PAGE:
Table of Contents

  1. Introduction
  2. Scoping
  3. Data
  4. Modeling
  5. Deployment
  6. Monitoring

Dataset Introduction

Our dataset comprises a diverse collection of audio samples sourced from renowned databases like the Ryerson Audio-Visual Database of Emotional Speech and Song (RAVDESS), Toronto Emotional Speech Set (TESS), Surrey Audio-Visual Expressed Emotion (SAVEE), and Crowd Sourced Emotional Multimodal Actors Dataset (CREMA-D), augmented with audio features to enhance the model’s robustness across various demographics and contexts.

Data Card


Ryerson Audio-Visual Database of Emotional Speech and Song (RAVDESS) Speech audio-only files (16bit, 48kHz .wav) from the RAVDESS. Full dataset of speech and song, audio and video (24.8 GB) available from Zenodo. Construction and perceptual validation of the RAVDESS is described in the author’s Open Access paper in PLoS ONE.

Link to the Dataset

Our portion of the RAVDESS dataset contains 1440 files: 60 trials per actor x 24 actors = 1440. The RAVDESS contains 24 professional actors (12 female, 12 male), vocalizing two lexically-matched statements in a neutral North American accent. Speech emotions include calm, happy, sad, angry, fearful, surprise, and disgust expressions. Each expression is produced at two levels of emotional intensity (normal, strong), with an additional neutral expression.

File naming convention:

Each of the 1440 files has a unique filename. The filename consists of a 7-part numerical identifier (e.g., 03-01-06-01-02-01-12.wav). These identifiers define the stimulus characteristics:

Filename identifiers:

  • Modality (01 = full-AV, 02 = video-only, 03 = audio-only).
  • Vocal channel (01 = speech, 02 = song).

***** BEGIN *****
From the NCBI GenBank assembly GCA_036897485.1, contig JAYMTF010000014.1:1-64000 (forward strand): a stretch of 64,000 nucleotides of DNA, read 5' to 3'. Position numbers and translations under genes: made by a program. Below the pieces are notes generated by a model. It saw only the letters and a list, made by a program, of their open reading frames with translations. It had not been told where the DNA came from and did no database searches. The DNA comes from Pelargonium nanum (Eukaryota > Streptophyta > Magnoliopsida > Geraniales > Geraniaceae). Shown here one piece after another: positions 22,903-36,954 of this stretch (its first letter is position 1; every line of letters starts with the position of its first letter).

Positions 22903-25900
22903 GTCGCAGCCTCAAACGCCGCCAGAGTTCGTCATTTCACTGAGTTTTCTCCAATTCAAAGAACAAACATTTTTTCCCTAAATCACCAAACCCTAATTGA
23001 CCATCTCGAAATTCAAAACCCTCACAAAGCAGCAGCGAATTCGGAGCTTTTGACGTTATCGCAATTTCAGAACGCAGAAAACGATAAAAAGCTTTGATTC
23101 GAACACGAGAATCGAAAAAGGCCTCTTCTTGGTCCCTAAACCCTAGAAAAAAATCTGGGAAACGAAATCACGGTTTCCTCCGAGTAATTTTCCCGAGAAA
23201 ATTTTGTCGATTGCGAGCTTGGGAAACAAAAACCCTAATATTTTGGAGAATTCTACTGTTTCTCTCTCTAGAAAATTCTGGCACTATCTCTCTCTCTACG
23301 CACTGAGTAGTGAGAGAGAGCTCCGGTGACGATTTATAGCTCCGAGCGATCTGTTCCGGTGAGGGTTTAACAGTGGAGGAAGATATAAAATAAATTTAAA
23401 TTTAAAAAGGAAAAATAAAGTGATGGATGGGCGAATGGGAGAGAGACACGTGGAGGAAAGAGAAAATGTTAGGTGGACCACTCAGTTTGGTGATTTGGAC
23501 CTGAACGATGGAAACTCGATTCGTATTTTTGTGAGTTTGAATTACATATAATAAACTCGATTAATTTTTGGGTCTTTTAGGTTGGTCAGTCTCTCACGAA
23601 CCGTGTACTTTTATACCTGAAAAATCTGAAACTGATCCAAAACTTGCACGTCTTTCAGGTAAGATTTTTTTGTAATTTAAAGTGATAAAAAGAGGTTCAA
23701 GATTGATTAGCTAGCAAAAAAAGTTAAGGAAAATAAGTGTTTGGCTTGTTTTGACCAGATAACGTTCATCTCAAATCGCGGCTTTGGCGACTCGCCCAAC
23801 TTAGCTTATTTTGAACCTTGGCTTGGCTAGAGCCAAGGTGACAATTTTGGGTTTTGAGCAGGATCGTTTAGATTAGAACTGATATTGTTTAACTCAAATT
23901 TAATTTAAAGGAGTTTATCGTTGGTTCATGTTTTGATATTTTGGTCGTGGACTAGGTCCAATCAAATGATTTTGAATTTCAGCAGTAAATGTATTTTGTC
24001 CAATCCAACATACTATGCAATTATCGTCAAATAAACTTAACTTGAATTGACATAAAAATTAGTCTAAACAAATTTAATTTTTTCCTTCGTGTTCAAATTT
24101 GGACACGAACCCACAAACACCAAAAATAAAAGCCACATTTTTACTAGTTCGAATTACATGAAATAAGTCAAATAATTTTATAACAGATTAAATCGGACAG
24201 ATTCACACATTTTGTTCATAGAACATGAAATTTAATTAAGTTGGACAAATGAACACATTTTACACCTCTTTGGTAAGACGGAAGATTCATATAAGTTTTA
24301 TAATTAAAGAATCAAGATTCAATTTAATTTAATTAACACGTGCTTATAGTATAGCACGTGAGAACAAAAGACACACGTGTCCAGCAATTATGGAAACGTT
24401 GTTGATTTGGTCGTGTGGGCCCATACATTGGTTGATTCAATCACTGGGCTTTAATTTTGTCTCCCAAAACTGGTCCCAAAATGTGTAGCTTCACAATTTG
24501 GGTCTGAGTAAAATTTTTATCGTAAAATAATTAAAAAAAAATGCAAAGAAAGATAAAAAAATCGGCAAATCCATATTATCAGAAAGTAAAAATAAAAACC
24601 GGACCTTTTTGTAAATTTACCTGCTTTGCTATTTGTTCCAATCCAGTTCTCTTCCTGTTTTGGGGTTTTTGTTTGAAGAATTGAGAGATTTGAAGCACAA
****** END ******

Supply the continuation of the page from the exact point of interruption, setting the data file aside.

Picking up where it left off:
• Emotion (01 = neutral, 02 = calm, 03 = happy, 04 = sad, 05 = angry, 06 = fearful, 07 = disgust, 08 = surprised).
  • Emotional intensity (01 = normal, 02 = strong). NOTE: There is no strong intensity for the ‘neutral’ emotion.
  • Statement (01 = “Kids are talking by the door”, 02 = “Dogs are sitting by the door”).
  • Repetition (01 = 1st repetition, 02 = 2nd repetition).
  • Actor (01 to 24. Odd numbered actors are male, even numbered actors are female).

Filename example: 03-01-06-01-02-01-12.wav

  • Audio-only (03)
  • Speech (01)
  • Fearful (06)
  • Normal intensity (01)
  • Statement “dogs” (02)
  • 1st Repetition (01)
  • 12th Actor (12)
  • Female, as the actor ID number is even.

TESS Dataset

A study was done to analyze the recognition of emotional speech for a young and an old speaker. The TESS (Toronto Emotional Speech Set) dataset is female only and is of very high-quality audio. For almost 20 hours, each actor individually recorded the stimuli in a sound-attenuating booth. Three female undergraduate students with normal hearing, listened to the recordings and categorized them into one of the seven emotions for each actor. Most of the other dataset is skewed towards male speakers and thus brings about a slightly imbalanced representation, but not this one. Because of that, this dataset would serve a very good training dataset for the emotion classifier in terms of generalization (not overfitting)

Link to the Dataset

There are a set of 200 target words (“stimuli”) were spoken in the carrier phrase “Say the word _____” by two actresses (aged 26 and 64 years) and recordings were made of the set portraying each of seven emotions (anger, disgust, fear, happiness, pleasant surprise, sadness, and neutral). There are 2800 data points (audio files) in total.

The dataset is organized such that each of the two female actors and their emotions are contained within its own folder. And within that, all 200 target words audio files can be found. The format of the audio file is a WAV format.

CREMA-D Dataset

The CREMA-D (Crowd Sourced Emotional Multimodal Actors) [3] dataset is an audio-visual dataset uniquely suited for the study of multi-modal emotion expression and perception, which consists of facial and vocal emotional expressions in sentences spoken in a range of basic emotional states, and can be used to probe other questions concerning the audio-visual perception of emotion. What’s interesting is that this dataset is the sheer variety of data which helps train a model that can be generalized across new datasets. Many audio datasets use a limited number of speakers which leads to a lot of information leakage. CREMA-D has many speakers. For this fact, the CREMA-D is a very good dataset to use to ensure the model does not overfit.